Can external fixation maintain reduction after distal radius fractures?
BACKGROUND: The purpose of this study was to assess the effectiveness of external fixation and percutaneous pinning in maintaining distal radius fracture reduction over a 6-month period and to identify factors that might predict loss of fracture reduction. METHODS: Seventy cases had complete radiographic evaluation before surgery; at surgery; and at 6-week, 3-month, and 6-month follow-up. Radiographic parameters measured included volar tilt, dorsal displacement, radial inclination, radial height, radial shift, and ulnar variance. RESULTS: Dorsal tilt averaged 17.5 degrees from neutral before surgery; this value was corrected to 0.9 degree at surgery, but then progressed to 4.2 degrees by the 6-month follow-up. At 6-month follow-up, 49% of cases had lost more than 5 degrees of initially reduced volar tilt. However, none of these patients went from an acceptable initial reduction to an unacceptable reduction at 6 months. Initial deformity, patient age, use of bone graft, and duration of external fixation were not predictors of loss of reduction. CONCLUSION: Loss of reduction of volar tilt was seen for a period of up to 6 months after fixation, despite the use of pinning to hold the reduction. No specific predictor of loss of reduction was noted, although there was a trend toward loss of reduction in younger patients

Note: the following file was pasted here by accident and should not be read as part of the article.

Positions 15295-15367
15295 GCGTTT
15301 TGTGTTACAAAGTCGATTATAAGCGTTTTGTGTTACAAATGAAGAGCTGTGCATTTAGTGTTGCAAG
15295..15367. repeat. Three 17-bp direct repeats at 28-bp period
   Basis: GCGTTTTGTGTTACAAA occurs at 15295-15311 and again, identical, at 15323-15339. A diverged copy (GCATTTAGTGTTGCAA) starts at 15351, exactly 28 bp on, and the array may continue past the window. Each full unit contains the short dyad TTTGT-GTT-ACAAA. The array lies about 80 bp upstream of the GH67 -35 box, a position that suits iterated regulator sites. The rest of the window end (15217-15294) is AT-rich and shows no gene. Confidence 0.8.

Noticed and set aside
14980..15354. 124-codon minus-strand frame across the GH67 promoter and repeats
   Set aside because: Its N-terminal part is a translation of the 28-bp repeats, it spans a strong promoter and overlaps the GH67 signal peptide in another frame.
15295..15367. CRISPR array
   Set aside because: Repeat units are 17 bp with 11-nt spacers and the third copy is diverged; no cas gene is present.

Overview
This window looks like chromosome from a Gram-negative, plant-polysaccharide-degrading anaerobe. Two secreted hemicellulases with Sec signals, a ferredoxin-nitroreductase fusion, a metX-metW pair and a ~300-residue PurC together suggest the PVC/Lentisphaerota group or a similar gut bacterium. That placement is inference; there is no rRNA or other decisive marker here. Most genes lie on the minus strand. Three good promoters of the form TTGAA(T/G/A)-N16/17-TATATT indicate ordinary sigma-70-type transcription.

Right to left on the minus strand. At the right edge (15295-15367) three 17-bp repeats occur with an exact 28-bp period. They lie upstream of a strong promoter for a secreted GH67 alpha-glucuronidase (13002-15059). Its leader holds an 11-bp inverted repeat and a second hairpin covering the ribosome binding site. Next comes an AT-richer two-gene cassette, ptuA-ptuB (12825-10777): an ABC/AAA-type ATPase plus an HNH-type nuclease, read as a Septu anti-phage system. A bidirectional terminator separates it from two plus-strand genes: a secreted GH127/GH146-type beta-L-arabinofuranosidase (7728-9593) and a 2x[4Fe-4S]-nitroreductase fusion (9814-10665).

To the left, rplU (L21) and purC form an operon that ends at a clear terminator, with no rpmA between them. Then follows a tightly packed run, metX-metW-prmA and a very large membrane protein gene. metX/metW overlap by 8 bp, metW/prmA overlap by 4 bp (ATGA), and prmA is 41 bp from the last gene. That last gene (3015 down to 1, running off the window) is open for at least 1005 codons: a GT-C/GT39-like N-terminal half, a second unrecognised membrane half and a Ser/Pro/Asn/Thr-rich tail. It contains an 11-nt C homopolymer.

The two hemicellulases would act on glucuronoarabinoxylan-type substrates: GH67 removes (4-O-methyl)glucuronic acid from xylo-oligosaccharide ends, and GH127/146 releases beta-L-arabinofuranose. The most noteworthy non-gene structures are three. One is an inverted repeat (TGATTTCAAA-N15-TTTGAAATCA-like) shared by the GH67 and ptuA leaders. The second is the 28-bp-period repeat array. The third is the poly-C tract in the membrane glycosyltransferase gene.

Gunshot wounds to the lower extremities
In this article, we briefly mention the personal, social, and economic costs of gunshot injuries; describe the science of ballistics and how differences in ballistics affect gunshot wounds and their treatment; and review the general principles involved in managing gunshot injuries. We will summarize the strategies for treating adults with gunshot injuries to specific regions of the lower extremities--the hip, the femur, the knee, the tibia, and the foot